Thursday, March 29, 2012

Is a picture still worth a thousand words?

What I’m going to write about in today’s blog will come as no surprise to any of you. No great insight or revelations. And I’m sure most of you will agree with the overall concept.

Today, we no longer live in a word-based society. We have transformed into an image-based society over the last few decades, and this has enormous implications for all of us. The world we live in today focuses on the headlines, the sound bite, and, at best, perhaps a paragraph. You remember the old saying, a picture is worth a thousand words?, Perhaps today a picture is worth 10,000, 20,000 or 100,000 words. This new reality that we all must deal with is, in part, due to a rapid development in technology that has led to an explosion of Internet usage, which is primarily an image-based medium.

Images projected on video screens can be found in every aspect of life. The end result is we now have much shorter attention spans thanks to the expansion to an image-based society. We cannot concentrate on any one thing for any length of time. Today’s news and sports channels are crowded with multiple layers of information. Why? Because that’s what’s required to keep our attention.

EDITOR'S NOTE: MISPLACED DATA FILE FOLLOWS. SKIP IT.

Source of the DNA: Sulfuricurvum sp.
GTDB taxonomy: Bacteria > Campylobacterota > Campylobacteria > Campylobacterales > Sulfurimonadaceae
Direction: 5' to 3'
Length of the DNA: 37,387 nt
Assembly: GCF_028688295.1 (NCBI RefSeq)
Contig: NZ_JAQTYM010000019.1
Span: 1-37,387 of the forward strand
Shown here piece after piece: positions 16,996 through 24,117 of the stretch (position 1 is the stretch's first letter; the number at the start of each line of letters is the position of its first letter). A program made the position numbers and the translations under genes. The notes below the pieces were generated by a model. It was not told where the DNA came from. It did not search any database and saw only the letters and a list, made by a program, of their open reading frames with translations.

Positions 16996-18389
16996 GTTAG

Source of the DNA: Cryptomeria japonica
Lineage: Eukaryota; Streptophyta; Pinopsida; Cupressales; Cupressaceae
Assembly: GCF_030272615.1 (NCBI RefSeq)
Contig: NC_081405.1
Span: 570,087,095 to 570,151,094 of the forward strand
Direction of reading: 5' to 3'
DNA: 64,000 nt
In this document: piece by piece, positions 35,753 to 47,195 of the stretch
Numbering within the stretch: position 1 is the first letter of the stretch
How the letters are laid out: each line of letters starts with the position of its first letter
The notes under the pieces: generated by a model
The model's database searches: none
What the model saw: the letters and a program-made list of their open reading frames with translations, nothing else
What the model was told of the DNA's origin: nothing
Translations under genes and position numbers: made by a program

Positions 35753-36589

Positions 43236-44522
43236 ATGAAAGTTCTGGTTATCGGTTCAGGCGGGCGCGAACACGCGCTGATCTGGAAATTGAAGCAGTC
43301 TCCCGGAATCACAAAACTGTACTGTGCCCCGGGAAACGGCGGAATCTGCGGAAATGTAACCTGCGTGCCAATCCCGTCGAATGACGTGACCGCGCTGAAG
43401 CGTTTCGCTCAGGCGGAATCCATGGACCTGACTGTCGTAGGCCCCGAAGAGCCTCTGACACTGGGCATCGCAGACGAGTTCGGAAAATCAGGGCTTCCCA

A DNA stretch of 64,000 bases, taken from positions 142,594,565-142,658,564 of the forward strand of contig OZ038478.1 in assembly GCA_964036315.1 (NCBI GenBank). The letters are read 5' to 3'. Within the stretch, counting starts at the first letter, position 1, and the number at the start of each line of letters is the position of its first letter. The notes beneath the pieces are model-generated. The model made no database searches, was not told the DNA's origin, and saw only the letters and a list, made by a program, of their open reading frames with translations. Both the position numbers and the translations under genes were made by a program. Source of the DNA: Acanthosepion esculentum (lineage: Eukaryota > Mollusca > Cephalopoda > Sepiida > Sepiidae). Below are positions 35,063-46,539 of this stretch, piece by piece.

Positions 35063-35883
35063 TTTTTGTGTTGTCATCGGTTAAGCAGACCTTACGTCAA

I have witnessed this firsthand. Working with high school and college age students for the past 25 years, I have seen a significant decrease in the ability to focus and pay attention. I can’t count the times I have talked to students while at the same time they were playing around with their mobile media devices. It’s as if an entire generation has been infected with some sort of virus.

Another casualty and perhaps the greatest tragedy is that reading is rapidly declining. Newspapers are practically dead thanks to the Internet. The National Endowment for the Arts reports that young people between the ages of 15 to 24 read only 7 minutes a day. Seventy percent of 13 year olds do not read daily. Their conclusion is the obvious that young people are reading less.

Focusing on images or pictures and reading a headline or two means you will only skim the surface of any issue or current affairs. We live in an increasingly complex society. Without reading and thinking, we will not be able to have the perspective, insight or knowledge to make informed decisions.

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